Cinnamon pecan buns

Faster than using yeast risen dough these sweet nutty buns are great for a coffee break
By Rachel Allen
Cinnamon pecan buns
  • Rating:
  • Serves: 12
  • Cook Time: 45 minutes
  • Prep Time: 40 minutes
  • Effort: easy


For the filling

  • 100 g butter, softened
  • 1 tsp ground cinnamon
  • 100 g light brown sugar
  • 100 g pecans, toasted and chopped (see Cook's note)

For the dough

  • 375 g plain flour
  • 1 tsp baking powder
  • 1 tsp ground cinnamon
  • 25 g caster sugar
  • 50 g butter, softened
  • 1 egg, beaten
  • 200 ml milk

For the icing

  • 75 g icing sugar
  • 1.5-2 tbsp boiling water

Tips and Suggestions

Cooks tip: To toast the pecans, roughly chop them and then spread out on a baking tray and cook in a preheated oven at 230C/gas mark 8 for 4 minutes. Allow to cool before using. To reduce the cooking time, place the buns on a baking tray, spacing them further apart than in step 5. Bake for 12-15 minutes until golden on top and firm at the edges.

For cinnamon scones: Instead of rolling up the dough and cutting it, you could make simple cinnamon scones. Roll the dough out until it is about 3cm thick, then cut into ten squares or rounds, each about 6cm in diameter. Brush the tops with beaten egg, then dip the wet top into crunchy granulated sugar so that they are covered in an even layer. Place on a baking tray and bake in a preheated oven at 230C/gas mark 8 for about 1015 minutes or until golden on top and sounding hollow when tapped on the base. Allow to cool, then split in half and serve with the cinnamon pecan filling spread on each half.


1. Preheat the oven to 230C/gas mark 8. Butter and flour a 25cm cake tin.

2. For the filling: cream the butter and cinnamon together in a large bowl or in an electric food mixer until soft. Add the brown sugar and beat until the mixture is light and fluffy and then stir in the chopped toasted pecans. Set aside (not in the fridge).

3. For the dough: sift the flour, baking powder and cinnamon together into a large bowl. Add the caster sugar, then add the butter, and using your fingertips, rub it in until the mixture resembles breadcrumbs. Whisk the beaten egg and milk together in a separate bowl, then make a well in the centre of the dry ingredients and pour in most of the liquid (all but 60ml). Using one hand with your fingers outstretched like a claw, move your hand around in one direction (clockwise or anti-clockwise) until the dough comes together. You may need to add the rest of the milk as the dough should be soft and a little sticky.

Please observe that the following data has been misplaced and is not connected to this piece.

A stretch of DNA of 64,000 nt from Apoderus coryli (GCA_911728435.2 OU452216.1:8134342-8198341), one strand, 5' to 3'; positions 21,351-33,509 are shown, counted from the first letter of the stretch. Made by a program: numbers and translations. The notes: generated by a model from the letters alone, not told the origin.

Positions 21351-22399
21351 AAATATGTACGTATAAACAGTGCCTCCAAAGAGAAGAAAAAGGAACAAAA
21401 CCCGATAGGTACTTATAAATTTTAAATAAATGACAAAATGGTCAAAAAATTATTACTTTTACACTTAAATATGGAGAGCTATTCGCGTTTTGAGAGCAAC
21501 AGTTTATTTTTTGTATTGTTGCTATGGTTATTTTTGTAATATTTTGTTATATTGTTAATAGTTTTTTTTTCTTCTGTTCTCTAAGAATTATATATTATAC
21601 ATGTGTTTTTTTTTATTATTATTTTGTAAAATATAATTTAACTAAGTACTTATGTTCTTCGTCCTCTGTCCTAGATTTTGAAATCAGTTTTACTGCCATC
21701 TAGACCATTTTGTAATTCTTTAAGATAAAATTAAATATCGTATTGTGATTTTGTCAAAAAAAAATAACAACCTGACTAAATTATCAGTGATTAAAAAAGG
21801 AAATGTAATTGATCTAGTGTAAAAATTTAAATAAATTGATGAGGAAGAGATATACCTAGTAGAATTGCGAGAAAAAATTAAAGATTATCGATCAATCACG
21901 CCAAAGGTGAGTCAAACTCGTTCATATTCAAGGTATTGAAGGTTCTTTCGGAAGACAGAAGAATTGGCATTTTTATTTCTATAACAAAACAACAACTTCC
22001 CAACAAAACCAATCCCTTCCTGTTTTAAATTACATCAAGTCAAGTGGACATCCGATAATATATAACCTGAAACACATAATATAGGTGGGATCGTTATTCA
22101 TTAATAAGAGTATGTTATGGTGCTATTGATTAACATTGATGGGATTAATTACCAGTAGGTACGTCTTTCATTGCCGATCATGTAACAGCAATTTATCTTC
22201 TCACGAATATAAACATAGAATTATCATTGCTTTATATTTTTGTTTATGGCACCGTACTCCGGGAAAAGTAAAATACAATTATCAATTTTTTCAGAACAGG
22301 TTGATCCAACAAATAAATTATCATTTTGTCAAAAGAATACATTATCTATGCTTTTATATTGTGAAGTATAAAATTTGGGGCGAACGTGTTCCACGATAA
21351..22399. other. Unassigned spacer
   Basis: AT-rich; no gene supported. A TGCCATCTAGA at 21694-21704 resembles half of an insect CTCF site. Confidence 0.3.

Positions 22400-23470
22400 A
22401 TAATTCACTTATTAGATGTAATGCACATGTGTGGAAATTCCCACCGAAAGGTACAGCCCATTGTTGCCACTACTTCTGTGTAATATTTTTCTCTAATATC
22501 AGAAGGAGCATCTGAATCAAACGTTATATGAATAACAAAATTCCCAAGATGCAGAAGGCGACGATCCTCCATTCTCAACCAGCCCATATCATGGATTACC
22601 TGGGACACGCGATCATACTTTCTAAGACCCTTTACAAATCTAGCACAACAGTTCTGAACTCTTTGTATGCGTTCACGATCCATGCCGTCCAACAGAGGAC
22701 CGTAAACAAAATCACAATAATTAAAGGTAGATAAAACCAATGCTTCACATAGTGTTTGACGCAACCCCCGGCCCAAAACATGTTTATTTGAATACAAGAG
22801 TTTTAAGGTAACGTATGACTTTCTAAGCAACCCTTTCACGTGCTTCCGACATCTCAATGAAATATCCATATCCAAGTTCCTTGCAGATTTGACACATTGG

4. To make the buns, tip the dough out onto a floured work surface and dust with flour. Using a rolling pin, roll out the dough until it is a 35 x 25cm rectangle and about 2cm thick.

5. Spread the filling all over the rectangle, then with the widest end facing you, roll up the dough away from you so that it resembles a Swiss roll. Cut the log 11 times to make 12 slices, each 3cm thick. Place the pieces cut side facing up, with a tiny bit of space between each swirl, in the prepared cake tin.

6. Bake in the oven for 10 minutes, then reduce the oven temperature to 200C/gas mark 6 and cook for a further 2535 minutes or until risen, golden brown and cooked in the centre. They should have joined together to make a lovely cluster of buns.

7. Allow to stand in the tin for 23 minutes before carefully turning out and cooling on a wire rack. When cool, transfer to a serving plate or cake stand.

8. To make the icing, sift the icing sugar into a bowl, add 1 tablespoon of boiling water and mix well, adding another 1/21 tablespoon of boiling water if necessary, until the icing is soft but not too runny. Drizzle the icing over the buns. To serve, break each bun off with your hand or cut into slices.

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